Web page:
Taoiseach defends new judge amid Micheál Martin criticism

‘Máire Whelan is no Frank Clarke, is no Adrian Hardiman,’ says Fianna Fáil leader

President Michael D Higgins has appointed former attorney general Máire Whelan a judge on the Court of Appeal despite objections from Fianna Fáil. Video: Cyril Byrne

 

Taoiseach Leo Varadkar has rejected a claim by Fianna Fáil that he put pressure on President Michael D Higgins to appoint former attorney general Máire Whelan to the bench.

In the Dáil, Fianna Fáil leader Micheál Martin claimed the Taoiseach had instructed the President on Sunday evening with “indecent haste’’ to appoint Ms Whelan to the Court of Appeal on Monday. He said this was done despite concerns expressed by two Ministers about the process.

Mr Varadkar said he wanted to refute absolutely that he had instructed the President, adding that the arrangements were made by officials.

“There is no question of any pressure being placed on the President to make the appointment on any specific date,’’ he added.

Mr Martin referred to the “squalid appointment’’ of Ms Whelan.

“This was an insider appointment that stinks to high heaven,’’ he added.

Uniquely qualified

Mr Varadkar said Ms Whelan was uniquely qualified for the role. She was a barrister with decades of experience and was attorney general for six years across two governments. He said correct procedures were followed and Ms Whelan was the stand-out candidate for the post.

Mr Varadkar said there were precedents, including the appointment of Frank Clarke to the High Court without going to the judicial board, while Adrian Hardiman and Donal O’Donnell were appointed as barristers to the Supreme Court without the experience of being attorney general.

Mr Martin replied: “With the greatest of respect, Máire Whelan is no Frank Clarke, is no Adrian Hardiman, and is no Donal O’Donnell.”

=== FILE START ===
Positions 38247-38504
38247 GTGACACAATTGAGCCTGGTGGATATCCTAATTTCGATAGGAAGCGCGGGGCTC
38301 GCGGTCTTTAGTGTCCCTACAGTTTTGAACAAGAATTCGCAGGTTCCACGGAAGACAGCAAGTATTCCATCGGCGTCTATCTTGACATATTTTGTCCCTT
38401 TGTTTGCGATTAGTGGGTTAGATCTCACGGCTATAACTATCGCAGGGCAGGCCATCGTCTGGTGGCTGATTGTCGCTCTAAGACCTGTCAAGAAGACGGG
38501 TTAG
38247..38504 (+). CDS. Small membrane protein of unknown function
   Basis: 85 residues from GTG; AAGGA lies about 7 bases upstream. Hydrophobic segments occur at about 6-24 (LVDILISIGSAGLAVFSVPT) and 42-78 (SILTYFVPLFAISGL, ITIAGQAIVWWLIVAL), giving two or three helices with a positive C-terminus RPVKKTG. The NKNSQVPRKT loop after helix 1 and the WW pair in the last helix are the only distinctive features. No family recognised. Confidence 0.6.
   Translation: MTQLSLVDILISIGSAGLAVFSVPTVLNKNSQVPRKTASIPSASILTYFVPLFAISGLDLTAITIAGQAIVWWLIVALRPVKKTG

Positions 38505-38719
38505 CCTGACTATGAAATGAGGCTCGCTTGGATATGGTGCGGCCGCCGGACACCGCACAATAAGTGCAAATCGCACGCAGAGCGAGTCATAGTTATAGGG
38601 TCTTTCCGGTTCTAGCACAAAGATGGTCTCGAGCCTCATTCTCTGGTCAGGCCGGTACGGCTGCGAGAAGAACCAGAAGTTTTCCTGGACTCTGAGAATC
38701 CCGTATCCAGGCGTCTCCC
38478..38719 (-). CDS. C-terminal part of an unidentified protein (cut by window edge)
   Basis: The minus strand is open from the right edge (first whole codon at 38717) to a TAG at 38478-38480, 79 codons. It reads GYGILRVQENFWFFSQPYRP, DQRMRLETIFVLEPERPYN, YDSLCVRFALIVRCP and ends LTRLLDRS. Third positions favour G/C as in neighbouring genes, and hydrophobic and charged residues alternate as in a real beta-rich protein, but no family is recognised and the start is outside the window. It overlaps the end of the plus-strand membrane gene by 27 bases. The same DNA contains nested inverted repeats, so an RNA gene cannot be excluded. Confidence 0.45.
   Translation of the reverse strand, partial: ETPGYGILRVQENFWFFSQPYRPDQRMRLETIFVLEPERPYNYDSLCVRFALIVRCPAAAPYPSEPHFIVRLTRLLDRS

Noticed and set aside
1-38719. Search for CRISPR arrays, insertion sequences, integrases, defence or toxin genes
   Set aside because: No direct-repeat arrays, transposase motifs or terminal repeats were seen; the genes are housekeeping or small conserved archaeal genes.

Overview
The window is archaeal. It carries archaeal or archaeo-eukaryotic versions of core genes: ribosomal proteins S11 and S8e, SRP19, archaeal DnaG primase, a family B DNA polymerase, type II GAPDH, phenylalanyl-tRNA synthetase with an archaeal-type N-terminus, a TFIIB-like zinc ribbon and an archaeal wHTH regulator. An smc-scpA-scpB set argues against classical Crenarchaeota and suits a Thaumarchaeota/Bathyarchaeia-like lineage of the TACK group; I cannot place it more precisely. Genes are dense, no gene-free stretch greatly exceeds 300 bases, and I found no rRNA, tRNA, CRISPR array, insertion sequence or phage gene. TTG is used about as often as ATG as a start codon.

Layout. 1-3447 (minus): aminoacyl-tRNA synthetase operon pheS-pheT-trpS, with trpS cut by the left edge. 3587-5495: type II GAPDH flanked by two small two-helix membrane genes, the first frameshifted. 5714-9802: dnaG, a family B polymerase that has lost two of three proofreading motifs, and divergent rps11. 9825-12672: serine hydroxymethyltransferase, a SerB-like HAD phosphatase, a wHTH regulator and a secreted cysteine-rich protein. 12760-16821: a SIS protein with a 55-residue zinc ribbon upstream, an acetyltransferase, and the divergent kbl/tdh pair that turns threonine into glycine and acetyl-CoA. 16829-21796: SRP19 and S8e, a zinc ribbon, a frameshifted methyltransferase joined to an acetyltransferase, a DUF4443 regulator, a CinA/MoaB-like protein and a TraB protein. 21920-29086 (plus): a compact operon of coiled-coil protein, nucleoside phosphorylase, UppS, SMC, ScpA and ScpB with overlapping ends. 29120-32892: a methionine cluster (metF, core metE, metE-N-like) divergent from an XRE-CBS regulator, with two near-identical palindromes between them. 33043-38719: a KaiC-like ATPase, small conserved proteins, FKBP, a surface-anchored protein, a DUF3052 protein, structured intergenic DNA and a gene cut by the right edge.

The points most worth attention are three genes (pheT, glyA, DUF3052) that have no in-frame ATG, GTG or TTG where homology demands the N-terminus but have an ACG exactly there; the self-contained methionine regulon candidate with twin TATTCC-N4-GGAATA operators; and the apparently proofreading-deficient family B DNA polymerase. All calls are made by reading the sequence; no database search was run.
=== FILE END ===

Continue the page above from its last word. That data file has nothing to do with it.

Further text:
Mr Varadkar said he had understood Mr Martin’s difficulty was with the process, not the qualifications of the candidate.

Tánaiste Frances Fitzgerald, addressing Mr Martin, remarked: “Hear, hear, not you play the woman. It is a disgrace.’’

Replying to Independent TD Catherine Connolly, the Taoiseach acknowledged it was not the best way to appoint judges.

Mr Varadkar said the Judicial Appointments Bill would be introduced in the Dáil next week. Cabinet procedures would also be reviewed, he added.

Pressed further by Mr Martin, the Taoiseach said, like other Cabinet members, he saw the memo relating to Ms Whelan’s appointment on the morning of the Cabinet meeting.

But, he added, he was aware the evening before that it might be a possibility, given that there was a vacancy in the Court of Appeal.

“I did not have any role in putting the memo before the Government,’’ he added.

Sinn Féin leader Gerry Adams said “new politics’’ was a fiction and the Taoiseach had no popular mandate.

“I cast no aspersion on the former attorney general,’’ he added. “My issue is with the process or lack thereof.’’